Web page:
Bishop Bernard A. Hebda
Special to The Catholic Weekly
As a result of an accident in Rome and a full cast on my leg, the last six weeks have found me largely homebound, identifying with Jimmy Stewart in Alfred Hitchcock’s “Rear Window.”
While trying to fulfill my role as Bishop as best I could from home, I nonetheless found myself repeatedly gazing out the window at the “back 40”, giving me a new familiarity with the work of our Creator here in Gaylord. As Providence would have it, I have had a front row seat as an icy and barren tableau has been transformed into a three-dimensional masterpiece teeming with life waking up after a long winter. The days are longer, the skies are brighter, and all of creation seems to be at its best.
What a blessing for me that the transition so closely paralleled our liturgical journey through Lent to Easter. The connection is no accident. As our Holy Father Pope Benedict noted last Easter, “Just as the sun’s rays in springtime cause the buds on the branches of the trees to sprout and open up, so the radiance that streams forth from Christ’s resurrection gives strength and meaning to every human hope, to every expectation, wish and plan.” In that context, our pilgrimage through Lent to Easter serves as our annual reminder of our need for the new life that Jesus alone can offer as He awakens us from the sleep of sin and death. From St. Paul to John Paul, from Ephesus to Onekama, our Easter celebrations sing forth: Awake, o sleeper, arise from the dead, and Christ will bring you light.
In our Roman Catholic tradition, those who gather for the Office of Readings on Holy Saturday morning hear the words of that ancient hymn in the context of a magnificent 4th century Easter homily describing the joyful reunion between Adam and his Savior: that long-awaited moment when the Risen Christ, the New Adam, brings light and life to the old: I order you, o sleeper, to awake. I did not create you to be held a prisoner in hell … Rise up, work of my hands, you who were created in my image… the banquet is ready … the treasure house of all good things lies open. The kingdom of heaven has been prepared for you from all eternity.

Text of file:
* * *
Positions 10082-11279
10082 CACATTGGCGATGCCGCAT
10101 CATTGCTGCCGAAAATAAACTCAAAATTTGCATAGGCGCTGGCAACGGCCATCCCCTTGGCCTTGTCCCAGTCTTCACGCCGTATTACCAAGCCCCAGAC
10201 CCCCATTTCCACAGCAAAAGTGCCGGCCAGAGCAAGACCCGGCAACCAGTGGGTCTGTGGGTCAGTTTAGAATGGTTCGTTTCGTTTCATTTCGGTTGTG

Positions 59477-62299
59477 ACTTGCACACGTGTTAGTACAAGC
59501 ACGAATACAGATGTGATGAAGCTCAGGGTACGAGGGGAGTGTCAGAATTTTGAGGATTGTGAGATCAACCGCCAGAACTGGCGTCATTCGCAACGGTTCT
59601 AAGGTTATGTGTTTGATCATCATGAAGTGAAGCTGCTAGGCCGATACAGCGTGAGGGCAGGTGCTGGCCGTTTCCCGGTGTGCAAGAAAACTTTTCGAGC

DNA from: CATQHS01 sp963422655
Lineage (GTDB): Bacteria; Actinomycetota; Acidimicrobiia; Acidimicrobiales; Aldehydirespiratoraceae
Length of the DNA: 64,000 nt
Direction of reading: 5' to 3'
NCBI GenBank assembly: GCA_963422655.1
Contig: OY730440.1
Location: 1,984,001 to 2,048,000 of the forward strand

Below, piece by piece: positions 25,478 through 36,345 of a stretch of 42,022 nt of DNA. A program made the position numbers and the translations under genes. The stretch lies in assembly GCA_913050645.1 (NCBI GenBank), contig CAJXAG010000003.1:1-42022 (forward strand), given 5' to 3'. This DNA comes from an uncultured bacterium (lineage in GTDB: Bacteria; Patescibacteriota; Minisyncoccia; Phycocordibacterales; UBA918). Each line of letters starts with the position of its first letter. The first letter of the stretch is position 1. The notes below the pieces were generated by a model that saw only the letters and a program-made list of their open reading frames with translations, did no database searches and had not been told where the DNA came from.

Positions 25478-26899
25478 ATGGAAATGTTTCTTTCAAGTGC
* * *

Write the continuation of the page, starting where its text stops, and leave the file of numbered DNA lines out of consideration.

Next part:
From those of us who claim to be followers of Christ, a skeptical world weighed down by recession and relativism is awaiting a response that might give credibility to that proclamation. How can the life of a believer not radiate with joy at such good news? How can we doubt the value of a human life, no matter how defenseless, when we’re reminded of all that Christ, seeing our potential, did to restore life and to save it from the clutches of sin and death? How can we not wipe the sand out of our sleepy eyes and allow the light of Christ to lead us to lives of deeper love, greater generosity toward those in need and renewed forgiveness for those who have hurt us?
As a Catholic, I have always been grateful that the Church gives us a whole octave of days to celebrate the Easter victory and a whole season — the 50 days leading up to Pentecost — to consider and explore the ways in which we might allow the Easter mystery to penetrate and transform our lives. Let us use this time of lengthening days and rising temperatures to remind us of Christ’s Easter victory over death and darkness so that we might share the Light of Christ with all of our brothers and sisters, humbly but convincingly proclaiming with our very lives that Christ is risen! He is truly risen! †